Things were utterly hopeless.
And maybe…as you look around you today…as you watch and read the news…maybe you feel the same…
I’ve learned a new term in this pandemic: doomscrolling. Doomscrolling is when you obsessively scroll through your Facebook and Twitter feeds consuming article after article after quick-bite after update of negative and doom-and-gloom news. It’s like the trainwreck or car wreck you can’t look away from. You know the stats. You know the case numbers and death rates. You know the negativity. But still, you scroll. And it barrels you into a really unhealthy mental space and kind of a despairing place.
It can leave you feeling so hopeless…
The verses we heard from Isaiah this morning are some of my favorite in the whole Bible. From the very 1st verse: “Oh that you would rend the heavens and come down!” (Your bible probably says tear open the heavens, but sometimes only the King James translation says it just the right way for this old soul…)
I love this word rend. The Greek word is schizo; it’s where we get schism.
It’s the same word used to describe when the prophets rend or tear open their garments in distress and mourning. It’s the same word used later in Mark to describe the curtain of the temple at the moment of crucifixion. Interestingly, it’s also the same word used at the beginning of Mark to describe the heavens opening up at Jesus’ baptism…
It means a shredding of something. To rip something beyond the ability to repair it. It’s a permanent fracture. You can put a thing that’s been rent back together again, but it won’t ever be repaired…it won’t ever be the thing it was before…at least not in the same way.
It’s a completely new thing.
In these verses, the prophet gives voice to our own pleas. We implore God…we beg God…to rip apart, to tear to shreds the very fabric between earth and heaven…
We beg God to violently enter our world because if God’s entrance isn’t violent, isn’t unmistakably noticeable, we might miss it for all the violence, death, and destruction we’ve already got going on in our world.
There’s a sense in which only God can save us from this mess that we’ve got. Maybe you feel like that. Have you sat back at any point during the past 8 months and thought, “Well surely things can’t get any worse…” and then things totally get worse? Have you sat back at any point during the past 8 months and thought, “Well, I hope Jesus is coming back soon, because that’s the only way we’re getting out of this mess!”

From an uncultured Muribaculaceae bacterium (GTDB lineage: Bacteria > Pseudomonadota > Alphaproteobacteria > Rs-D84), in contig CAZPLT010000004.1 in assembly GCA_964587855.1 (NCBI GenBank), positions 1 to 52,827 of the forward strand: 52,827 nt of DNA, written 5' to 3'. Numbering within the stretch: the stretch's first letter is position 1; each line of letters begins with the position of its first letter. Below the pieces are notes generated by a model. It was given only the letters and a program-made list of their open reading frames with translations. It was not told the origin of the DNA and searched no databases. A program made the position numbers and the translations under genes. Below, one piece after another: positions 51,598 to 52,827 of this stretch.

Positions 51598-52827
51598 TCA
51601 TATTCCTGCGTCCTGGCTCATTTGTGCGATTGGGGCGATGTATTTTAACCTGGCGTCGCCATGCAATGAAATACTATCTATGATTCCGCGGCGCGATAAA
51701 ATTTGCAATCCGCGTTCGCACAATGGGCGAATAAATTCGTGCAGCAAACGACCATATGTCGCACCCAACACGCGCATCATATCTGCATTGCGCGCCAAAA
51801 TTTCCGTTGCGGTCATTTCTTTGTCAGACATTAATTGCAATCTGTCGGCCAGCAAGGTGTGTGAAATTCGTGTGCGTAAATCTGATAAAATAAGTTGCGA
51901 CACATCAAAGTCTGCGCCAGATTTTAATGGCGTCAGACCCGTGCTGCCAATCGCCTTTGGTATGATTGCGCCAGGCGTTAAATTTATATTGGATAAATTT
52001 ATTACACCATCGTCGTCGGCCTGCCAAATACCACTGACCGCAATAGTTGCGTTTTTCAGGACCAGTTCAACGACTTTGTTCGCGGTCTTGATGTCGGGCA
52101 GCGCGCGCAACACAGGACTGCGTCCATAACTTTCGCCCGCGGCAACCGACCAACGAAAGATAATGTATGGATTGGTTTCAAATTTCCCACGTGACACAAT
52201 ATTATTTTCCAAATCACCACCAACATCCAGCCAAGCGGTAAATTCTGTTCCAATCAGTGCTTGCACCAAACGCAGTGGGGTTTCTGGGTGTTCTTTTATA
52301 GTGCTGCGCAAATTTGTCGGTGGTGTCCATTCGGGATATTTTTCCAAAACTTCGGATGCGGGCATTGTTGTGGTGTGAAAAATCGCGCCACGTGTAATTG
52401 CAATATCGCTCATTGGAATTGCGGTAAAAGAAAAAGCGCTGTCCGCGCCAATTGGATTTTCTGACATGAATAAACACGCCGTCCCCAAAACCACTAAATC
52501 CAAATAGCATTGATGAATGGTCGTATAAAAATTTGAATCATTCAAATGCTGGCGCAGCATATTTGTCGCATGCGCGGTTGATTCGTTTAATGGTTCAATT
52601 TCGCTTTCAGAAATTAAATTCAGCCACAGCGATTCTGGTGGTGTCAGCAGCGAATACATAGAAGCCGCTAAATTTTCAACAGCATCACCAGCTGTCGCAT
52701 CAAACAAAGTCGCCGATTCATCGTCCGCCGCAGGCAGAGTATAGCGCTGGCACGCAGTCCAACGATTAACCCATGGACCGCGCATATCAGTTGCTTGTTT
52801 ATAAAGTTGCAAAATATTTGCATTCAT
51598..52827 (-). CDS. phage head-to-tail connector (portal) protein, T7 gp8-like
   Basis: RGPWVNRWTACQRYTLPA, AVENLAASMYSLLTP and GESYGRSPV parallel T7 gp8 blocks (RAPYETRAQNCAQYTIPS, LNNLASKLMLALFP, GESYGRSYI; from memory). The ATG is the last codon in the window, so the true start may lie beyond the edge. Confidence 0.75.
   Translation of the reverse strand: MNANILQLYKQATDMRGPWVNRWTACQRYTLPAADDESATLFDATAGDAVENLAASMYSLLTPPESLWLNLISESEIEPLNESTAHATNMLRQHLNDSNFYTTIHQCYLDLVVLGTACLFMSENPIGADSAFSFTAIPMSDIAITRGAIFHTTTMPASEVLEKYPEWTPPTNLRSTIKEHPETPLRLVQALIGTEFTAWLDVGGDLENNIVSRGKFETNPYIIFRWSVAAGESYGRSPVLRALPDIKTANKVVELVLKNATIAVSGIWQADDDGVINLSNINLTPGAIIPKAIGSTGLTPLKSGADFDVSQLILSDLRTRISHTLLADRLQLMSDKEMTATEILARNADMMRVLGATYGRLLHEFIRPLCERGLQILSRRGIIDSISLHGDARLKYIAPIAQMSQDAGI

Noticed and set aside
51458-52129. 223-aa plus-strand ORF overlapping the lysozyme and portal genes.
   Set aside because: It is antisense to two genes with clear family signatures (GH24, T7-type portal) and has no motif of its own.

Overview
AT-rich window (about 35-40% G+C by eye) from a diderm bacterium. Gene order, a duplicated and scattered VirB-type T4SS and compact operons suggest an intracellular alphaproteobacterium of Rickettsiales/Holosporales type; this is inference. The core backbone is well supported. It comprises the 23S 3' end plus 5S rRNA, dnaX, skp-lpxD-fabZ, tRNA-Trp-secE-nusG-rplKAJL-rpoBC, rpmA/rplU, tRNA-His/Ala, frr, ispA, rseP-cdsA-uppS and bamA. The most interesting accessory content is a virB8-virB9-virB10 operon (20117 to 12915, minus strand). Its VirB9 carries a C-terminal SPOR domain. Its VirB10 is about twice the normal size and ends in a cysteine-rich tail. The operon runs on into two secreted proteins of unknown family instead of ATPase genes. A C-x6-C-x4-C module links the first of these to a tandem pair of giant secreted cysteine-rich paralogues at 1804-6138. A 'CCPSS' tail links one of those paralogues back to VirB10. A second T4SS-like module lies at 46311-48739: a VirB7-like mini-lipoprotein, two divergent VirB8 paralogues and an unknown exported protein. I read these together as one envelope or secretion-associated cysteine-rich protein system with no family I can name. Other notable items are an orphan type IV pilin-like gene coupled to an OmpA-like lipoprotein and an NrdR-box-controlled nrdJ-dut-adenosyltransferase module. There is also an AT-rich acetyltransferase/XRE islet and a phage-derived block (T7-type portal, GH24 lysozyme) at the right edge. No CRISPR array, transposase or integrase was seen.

Rending…tearing apart…is a sign of ending, of distress and mourning and fracture and brokenness…but along with it, we carry the hope and promise of what comes next, church.
God specializes in repairing brokenness, in wiping tears from eyes, bringing newness from things that are worn out, and most certainly in bringing life from death.
God is doing a new thing…if we have eyes to see it.
It’s precisely into these moments where all feels lost that the prophet and Jesus try to speak a word of comfort.
“Keep watch,” Jesus says. “All of these things—the suffering, the gloom, falling stars, and shaken powers—these are the warning signs. But pay attention…when you see these things, know that the Son of humanity is near…”
And that noticing is almost imperceptible. You have to really be looking for it. “Learn a lesson from the fig tree,” Jesus says. “Just as the branch becomes tender…and the leaves start to bud…”
For all of our doomscrolling…for all of the negative and end-of-the-world news we consume…how much time do we spend looking for those tiny signs of hope?
Hope is small, dear friends.
It’s not always big and flashy. We don’t always get the glaring neon sign proclaiming: Hope Found Here!
If hope is something to be noticed, it stands to reason that we need to be looking.
Advent is a time for waiting and expectation, but we don’t wait idly or passively. We know what’s coming in a few short weeks, church. The Christ—the Light of the world—will once again break through the night and be born again in our midst. How are we preparing? What are you doing to make the world ready to receive this incredible gift again this year?
Practice awareness and attentiveness with me this season, church.
Practice nurturing hope with me.
What is God doing here in this place? Where are the bright spots that God is calling New Hope to live into? In a time of such great need, we know that the opportunities for generosity will be exceptional. How will you practice generosity this season, church?
How can you create hope this season?
Notice the light breaking through the cracks of night.
It starts small, like a tree just starting to blossom, but the light will soon burst forth like the dawn.